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Alimony | Spousal Support

When two spouses divorce one another in Georgia, the court may order one spouse to pay alimony/spousal support to the other. Additionally, after a divorce, an existing alimony/spousal support order may be modified or terminated in certain circumstances.

Alimony/spousal support can be a contentious issue in a divorce. To ensure it is addressed properly, it’s helpful to have proper legal assistance. Atlanta alimony/spousal support attorney Traci A. Weiss of Weiss Family Law is prepared to offer said assistance, giving you the peace of mind that comes from knowing you have an expert on your side.

In Georgia, there are three main types of alimony or spousal support that may be awarded in a divorce case:

  • Temporary Alimony: This type of alimony is awarded during the divorce proceedings and ends when the divorce is finalized. The purpose of temporary alimony is to provide financial support to the receiving spouse while the divorce is pending. Be aware, even if the court awards temporary alimony, this doesn’t guarantee the court will award another form of alimony beyond the divorce.
  • Rehabilitative Alimony: This type of alimony is awarded for a specified period of time to help the receiving spouse become self-sufficient. To qualify for rehabilitative alimony, the receiving spouse must have a plan to become self-sufficient within a reasonable timeframe. For instance, they may have a plan to complete their education or receive training to obtain a job. If the receiving spouse fails to follow their plan or becomes self-sufficient earlier than expected, rehabilitative alimony may be modified or terminated.
  • Permanent Alimony: This type of alimony is paid on an ongoing basis to the receiving spouse until a specified event occurs, such as the death of either party or the remarriage of the receiving spouse. Permanent alimony is generally only awarded in cases where the receiving spouse is unlikely to be able to become self-sufficient. For example, a court may award permanent alimony if the receiving spouse is disabled, relatively old, or otherwise unlikely to find gainful employment to support themselves. A court may also account for the length of a marriage when determining whether permanent alimony is warranted.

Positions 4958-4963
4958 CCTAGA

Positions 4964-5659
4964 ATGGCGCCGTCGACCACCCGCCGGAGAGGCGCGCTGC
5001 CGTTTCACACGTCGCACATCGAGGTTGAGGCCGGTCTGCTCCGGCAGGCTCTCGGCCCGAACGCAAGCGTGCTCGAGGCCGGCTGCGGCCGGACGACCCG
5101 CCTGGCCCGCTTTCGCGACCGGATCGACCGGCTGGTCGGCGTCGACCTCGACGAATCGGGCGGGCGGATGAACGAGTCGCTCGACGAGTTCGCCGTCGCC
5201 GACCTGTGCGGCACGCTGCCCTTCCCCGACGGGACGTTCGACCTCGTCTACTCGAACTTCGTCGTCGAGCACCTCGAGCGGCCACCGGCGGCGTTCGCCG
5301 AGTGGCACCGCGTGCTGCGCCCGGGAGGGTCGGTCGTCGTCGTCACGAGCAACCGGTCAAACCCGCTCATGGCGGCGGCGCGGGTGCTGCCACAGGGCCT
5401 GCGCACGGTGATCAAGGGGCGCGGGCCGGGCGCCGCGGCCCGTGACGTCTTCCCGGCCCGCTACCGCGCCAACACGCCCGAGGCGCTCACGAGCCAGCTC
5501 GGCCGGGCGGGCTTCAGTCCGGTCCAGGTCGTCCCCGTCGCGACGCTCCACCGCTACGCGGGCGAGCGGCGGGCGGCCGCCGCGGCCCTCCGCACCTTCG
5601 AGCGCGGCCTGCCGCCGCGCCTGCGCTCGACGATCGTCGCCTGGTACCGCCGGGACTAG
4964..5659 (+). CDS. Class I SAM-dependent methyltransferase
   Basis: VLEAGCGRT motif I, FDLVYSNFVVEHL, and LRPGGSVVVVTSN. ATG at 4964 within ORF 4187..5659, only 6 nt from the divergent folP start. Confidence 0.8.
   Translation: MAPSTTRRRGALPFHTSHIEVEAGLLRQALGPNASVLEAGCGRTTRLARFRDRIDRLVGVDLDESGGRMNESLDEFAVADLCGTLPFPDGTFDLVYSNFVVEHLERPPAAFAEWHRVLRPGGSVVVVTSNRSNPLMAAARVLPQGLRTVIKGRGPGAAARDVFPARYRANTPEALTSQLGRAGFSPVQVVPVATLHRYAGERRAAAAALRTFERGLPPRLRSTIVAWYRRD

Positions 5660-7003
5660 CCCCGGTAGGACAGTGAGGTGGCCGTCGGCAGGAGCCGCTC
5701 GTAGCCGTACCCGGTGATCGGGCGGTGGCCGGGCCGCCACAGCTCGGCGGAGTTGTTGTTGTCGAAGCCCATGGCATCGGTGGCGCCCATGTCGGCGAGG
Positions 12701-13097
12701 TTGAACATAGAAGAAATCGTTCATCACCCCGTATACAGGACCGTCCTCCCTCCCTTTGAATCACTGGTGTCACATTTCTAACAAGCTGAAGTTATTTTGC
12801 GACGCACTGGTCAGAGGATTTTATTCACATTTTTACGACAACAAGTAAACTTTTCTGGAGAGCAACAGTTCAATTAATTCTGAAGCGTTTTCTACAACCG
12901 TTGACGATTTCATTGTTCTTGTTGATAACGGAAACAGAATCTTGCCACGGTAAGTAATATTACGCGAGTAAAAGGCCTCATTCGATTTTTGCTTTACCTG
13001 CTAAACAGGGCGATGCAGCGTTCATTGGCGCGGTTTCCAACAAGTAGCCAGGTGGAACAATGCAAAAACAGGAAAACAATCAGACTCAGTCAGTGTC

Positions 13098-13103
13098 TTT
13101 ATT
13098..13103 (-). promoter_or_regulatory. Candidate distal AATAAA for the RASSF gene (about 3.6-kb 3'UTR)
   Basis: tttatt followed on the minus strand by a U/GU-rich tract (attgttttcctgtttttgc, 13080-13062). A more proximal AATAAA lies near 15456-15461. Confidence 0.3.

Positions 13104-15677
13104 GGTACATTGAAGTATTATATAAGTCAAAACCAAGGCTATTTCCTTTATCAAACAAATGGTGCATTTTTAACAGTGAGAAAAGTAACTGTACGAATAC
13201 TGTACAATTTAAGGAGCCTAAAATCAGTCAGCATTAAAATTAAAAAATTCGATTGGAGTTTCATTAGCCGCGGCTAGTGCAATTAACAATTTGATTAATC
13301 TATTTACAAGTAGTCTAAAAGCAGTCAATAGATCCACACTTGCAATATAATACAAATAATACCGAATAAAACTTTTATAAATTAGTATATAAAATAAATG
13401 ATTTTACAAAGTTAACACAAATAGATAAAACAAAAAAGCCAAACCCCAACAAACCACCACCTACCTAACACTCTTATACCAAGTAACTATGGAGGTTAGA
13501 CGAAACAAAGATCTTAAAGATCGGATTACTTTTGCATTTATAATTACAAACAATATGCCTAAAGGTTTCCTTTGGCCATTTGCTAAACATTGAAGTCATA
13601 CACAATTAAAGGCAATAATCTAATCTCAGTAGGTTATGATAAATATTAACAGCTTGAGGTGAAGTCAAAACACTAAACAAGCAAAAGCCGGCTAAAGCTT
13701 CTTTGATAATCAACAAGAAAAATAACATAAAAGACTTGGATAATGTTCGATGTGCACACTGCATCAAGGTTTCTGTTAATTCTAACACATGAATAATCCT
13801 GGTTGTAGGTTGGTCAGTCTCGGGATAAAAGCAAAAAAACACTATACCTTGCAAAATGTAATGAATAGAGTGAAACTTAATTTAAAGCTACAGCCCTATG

In Georgia, lump sum alimony and periodic alimony are two different types of spousal support that may be awarded in a divorce case. The main difference between them is how the payments are made.

  • When lump sum alimony is awarded, one spouse must pay the other a specified sum of money. As the name implies, they can make this payment in the form of one lump sum, although they may also have the option to pay in installments over a period of time. The purpose of lump sum alimony is to support the division of marital property. This means that the total amount of lump sum alimony awarded is taken into consideration when dividing property and assets between the two spouses. Once the lump sum payment is made, there are no further payments required.
  • Periodic alimony, also known as ongoing alimony or spousal support, is paid on a recurring basis. It may be paid either indefinitely or for a set period of time. The purpose of periodic alimony is to provide financial support to the receiving spouse, particularly in cases where the receiving spouse is unable to support themselves. Periodic alimony payments can be made weekly, monthly, or in some other frequency as determined by the court.

When determining whether to award alimony/spousal support and the amount and duration of such support, a Georgia court will consider a variety of factors as established under Georgia law. These factors include:

  • The standard of living that had been established during the marriage
  • How long the marriage lasted
  • Each spouse’s age
  • Each spouse’s physical and emotional condition
  • Each spouse’s overall financial resources (including income and assets)
  • The approximate amount of time that may be needed for the receiving spouse to become self-sufficient
  • The contributions each spouse made to the marriage (such as child care, support of the other spouse’s education or career, etc.)
  • The earning capacity of each spouse
  • Any other relevant factor that the court deems just and proper

Alimony is not an automatic right and is not awarded in every divorce case. Instead, the court will consider the specific circumstances of each case to determine whether alimony is appropriate and, if so, the amount and duration of such support, taking into consideration the needs of the party to receive such support, and the ability of the other party to be able to pay it.

A skilled Atlanta alimony/spousal support attorney can help you navigate the process of getting a divorce when alimony/spousal support is an issue that must be addressed. A lawyer can also help if you wish to modify or terminate an existing alimony/spousal support order, or if your ex-spouse is petitioning for a modification/termination that you don’t believe should be granted.

With decades of experience assisting clients like yourself, Traci A. Weiss of Weiss Family Law in Atlanta has the expertise necessary to provide the guidance and representation you deserve. For more information about what our firm can do for you, contact us online or call us at 770-727-0533.

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